There are good times and there are bad times, this weekend was a good weekend, a very good weekend. I spent the best of Saturday at an exhibition in London with a couple of other students talking about the work on the walls, the work that we were all doing, inspirations, obstacles and hopes. It is difficult to describe how important these discussions are to me, how I find that being able to talk openly, freely without care or concern with other students I can trust to listen and comment critically. On Sunday I spent the most part reflecting on what had happened on Saturday, even though I was rehearsing for the next production and rigging lights for the stage. I’ve sent correspondence to an artist in the hope of finding a way to start a discussion with him, I’ve watched two videos of Laura Pannack describing her practice.

Beige and white at another eleven fifty four

Beige and white at another eleven fifty four

And I’ve thought a lot more about my next assignment, that at once seems firmly tangible and again seems as elusive as ever. I am drawn to the light, not really as moth to a flame, but the craft photographer in me enjoys the exploration of local contrast. I find beauty in the touch of light on objects, how they enable a sort of transcendence of the object, bringing a sense of alternate narrative to the highlighted thing. My walks around the village and the house – which is in a state of considerable transformation at the moment, the builders have been encamped for four months with at least two more to go – have led me to think about stories. I’m very careful not to veer towards another ‘Edgelands’ as I’ve seen so many over the last few years, most degree shows have had at least three or four variants on a similar theme, but rather I want to explore what it is that these places that light lands on, are being asked to reveal about their past.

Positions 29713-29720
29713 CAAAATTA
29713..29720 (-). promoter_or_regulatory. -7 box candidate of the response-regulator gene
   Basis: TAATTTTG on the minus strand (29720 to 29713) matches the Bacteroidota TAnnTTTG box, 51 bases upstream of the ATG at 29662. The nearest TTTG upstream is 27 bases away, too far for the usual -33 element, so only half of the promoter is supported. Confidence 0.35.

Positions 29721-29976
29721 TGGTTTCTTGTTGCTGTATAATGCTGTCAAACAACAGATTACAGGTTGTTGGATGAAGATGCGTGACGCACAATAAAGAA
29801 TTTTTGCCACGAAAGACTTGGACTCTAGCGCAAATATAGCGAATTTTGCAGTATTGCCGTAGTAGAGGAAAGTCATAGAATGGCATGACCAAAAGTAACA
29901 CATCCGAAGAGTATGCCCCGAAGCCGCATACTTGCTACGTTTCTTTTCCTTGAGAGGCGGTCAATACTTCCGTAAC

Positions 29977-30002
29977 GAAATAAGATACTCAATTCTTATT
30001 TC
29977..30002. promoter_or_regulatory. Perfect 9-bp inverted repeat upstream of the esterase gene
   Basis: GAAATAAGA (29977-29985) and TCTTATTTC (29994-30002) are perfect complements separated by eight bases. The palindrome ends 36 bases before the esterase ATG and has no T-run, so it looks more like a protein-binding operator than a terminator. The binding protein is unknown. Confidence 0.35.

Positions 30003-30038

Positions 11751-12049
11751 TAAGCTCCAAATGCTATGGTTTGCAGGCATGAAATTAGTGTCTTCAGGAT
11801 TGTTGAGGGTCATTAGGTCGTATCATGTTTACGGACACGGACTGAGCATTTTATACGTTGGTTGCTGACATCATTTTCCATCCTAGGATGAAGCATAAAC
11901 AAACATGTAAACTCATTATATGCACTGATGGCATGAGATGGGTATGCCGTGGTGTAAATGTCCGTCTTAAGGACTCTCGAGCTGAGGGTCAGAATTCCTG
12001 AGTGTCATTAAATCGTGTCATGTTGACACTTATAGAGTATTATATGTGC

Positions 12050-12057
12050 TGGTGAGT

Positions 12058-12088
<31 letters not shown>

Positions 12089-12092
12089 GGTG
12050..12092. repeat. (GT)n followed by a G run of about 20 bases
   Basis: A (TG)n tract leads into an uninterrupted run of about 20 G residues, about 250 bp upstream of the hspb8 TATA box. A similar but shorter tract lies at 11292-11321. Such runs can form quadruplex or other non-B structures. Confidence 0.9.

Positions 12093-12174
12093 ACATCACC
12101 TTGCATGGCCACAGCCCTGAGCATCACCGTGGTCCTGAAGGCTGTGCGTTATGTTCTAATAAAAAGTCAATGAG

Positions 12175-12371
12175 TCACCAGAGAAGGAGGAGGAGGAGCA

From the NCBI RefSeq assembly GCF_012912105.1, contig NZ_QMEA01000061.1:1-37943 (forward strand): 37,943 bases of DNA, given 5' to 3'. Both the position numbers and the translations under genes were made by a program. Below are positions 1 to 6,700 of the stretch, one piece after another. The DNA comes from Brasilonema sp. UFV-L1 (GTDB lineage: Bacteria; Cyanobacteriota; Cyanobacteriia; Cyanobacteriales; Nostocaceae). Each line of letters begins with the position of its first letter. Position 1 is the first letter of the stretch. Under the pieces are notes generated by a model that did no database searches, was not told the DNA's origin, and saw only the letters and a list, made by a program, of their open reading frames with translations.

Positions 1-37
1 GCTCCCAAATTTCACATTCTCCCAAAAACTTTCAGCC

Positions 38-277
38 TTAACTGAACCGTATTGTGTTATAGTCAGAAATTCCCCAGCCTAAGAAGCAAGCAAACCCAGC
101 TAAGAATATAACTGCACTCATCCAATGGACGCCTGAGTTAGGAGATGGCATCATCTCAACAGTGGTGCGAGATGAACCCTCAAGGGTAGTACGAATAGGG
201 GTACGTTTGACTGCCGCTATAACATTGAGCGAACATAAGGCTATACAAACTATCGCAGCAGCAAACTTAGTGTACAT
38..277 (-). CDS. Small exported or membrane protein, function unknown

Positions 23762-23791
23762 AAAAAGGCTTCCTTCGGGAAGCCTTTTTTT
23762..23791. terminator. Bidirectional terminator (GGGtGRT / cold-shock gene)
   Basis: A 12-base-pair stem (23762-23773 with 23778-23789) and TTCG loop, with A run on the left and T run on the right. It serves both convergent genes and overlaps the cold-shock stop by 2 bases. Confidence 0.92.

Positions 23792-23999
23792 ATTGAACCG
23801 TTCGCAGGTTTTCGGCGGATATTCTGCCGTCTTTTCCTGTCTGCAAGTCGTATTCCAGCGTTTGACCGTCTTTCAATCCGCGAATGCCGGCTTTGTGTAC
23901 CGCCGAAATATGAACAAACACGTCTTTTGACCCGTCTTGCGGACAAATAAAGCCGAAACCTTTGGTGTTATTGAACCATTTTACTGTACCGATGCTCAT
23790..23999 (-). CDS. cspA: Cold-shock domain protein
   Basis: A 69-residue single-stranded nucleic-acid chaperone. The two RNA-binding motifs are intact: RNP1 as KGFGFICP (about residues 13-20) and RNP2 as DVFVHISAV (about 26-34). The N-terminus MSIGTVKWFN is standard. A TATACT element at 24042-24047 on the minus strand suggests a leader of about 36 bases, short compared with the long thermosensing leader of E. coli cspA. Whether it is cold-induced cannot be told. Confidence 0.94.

Beige and white at another eleven fifty four

Beige and white at another eleven fifty four

About how this image of a wonderful aurora provides an invitation to stop and explore what was or could possibly be. I am though more than a little concerned about the lack of a physical human presence in these images. It might be said, by me many times, that the land and it’s scape can only be a portrait of mankind, much as all photographs are self portraits, then in this land that we inhabit we see a portrait of ourselves. The scarring that we witness is in every vista we view, so I think I need to find a way to place people into the frame. This placement is not about holding people responsible, whether it is the ‘bastard wasteland’ or the ‘perfect harmony’ of Blenheim; rather it is that people have stories that are embedded in the environment that they inhabit, even if only for a short while. I want to consider those stories, not what they are, not the secrets they haven’t shared, more that the people and the land or places visited by this evanescent light that flickers on and off in a place to demonstrate its relevance to someone’s life even for a moment.

Beige and White at eleven fifty three

Beige and White at eleven fifty three

These lightscapes are less than half the small stories that I want to depict. I shall now try and work the responsible into the frame, the owners of the fables to stand and be situated into the place that has a resonance to them, however large or small